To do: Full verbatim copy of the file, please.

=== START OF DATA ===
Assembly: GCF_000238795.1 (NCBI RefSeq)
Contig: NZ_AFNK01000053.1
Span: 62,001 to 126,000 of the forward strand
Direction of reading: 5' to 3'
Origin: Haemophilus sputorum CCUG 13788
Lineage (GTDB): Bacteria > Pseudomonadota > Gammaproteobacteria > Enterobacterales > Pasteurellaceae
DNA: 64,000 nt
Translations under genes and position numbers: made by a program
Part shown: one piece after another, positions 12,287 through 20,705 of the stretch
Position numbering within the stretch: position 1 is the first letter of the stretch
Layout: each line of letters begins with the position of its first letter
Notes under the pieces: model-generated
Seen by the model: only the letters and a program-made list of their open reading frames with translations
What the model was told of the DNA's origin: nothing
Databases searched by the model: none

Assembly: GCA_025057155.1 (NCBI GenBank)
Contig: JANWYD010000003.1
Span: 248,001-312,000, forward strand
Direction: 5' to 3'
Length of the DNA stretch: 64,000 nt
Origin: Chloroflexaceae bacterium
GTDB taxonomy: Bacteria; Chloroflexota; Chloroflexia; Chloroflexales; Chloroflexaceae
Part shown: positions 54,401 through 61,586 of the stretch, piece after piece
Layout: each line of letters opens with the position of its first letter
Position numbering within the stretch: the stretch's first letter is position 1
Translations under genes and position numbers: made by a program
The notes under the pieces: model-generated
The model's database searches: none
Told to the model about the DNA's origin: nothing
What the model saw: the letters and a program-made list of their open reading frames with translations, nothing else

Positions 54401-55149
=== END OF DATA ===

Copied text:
Assembly: GCF_000238795.1 (NCBI RefSeq)
Contig: NZ_AFNK01000053.1
Span: 62,001 to 126,000 of the forward strand
Direction of reading: 5' to 3'
Origin: Haemophilus sputorum CCUG 13788
Lineage (GTDB): Bacteria > Pseudomonadota > Gammaproteobacteria > Enterobacterales > Pasteurellaceae
DNA: 64,000 nt
Translations under genes and position numbers: made by a program
Part shown: one piece after another, positions 12,287 through 20,705 of the stretch
Position numbering within the stretch: position 1 is the first letter of the stretch
Layout: each line of letters begins with the position of its first letter
Notes under the pieces: model-generated
Seen by the model: only the letters and a program-made list of their open reading frames with translations
What the model was told of the DNA's origin: nothing
Databases searched by the model: none

Assembly: GCA_025057155.1 (NCBI GenBank)
Contig: JANWYD010000003.1
Span: 248,001-312,000, forward strand
Direction: 5' to 3'
Length of the DNA stretch: 64,000 nt
Origin: Chloroflexaceae bacterium
GTDB taxonomy: Bacteria; Chloroflexota; Chloroflexia; Chloroflexales; Chloroflexaceae
Part shown: positions 54,401 through 61,586 of the stretch, piece after piece
Layout: each line of letters opens with the position of its first letter
Position numbering within the stretch: the stretch's first letter is position 1
Translations under genes and position numbers: made by a program
The notes under the pieces: model-generated
The model's database searches: none
Told to the model about the DNA's origin: nothing
What the model saw: the letters and a program-made list of their open reading frames with translations, nothing else

Positions 54401-55149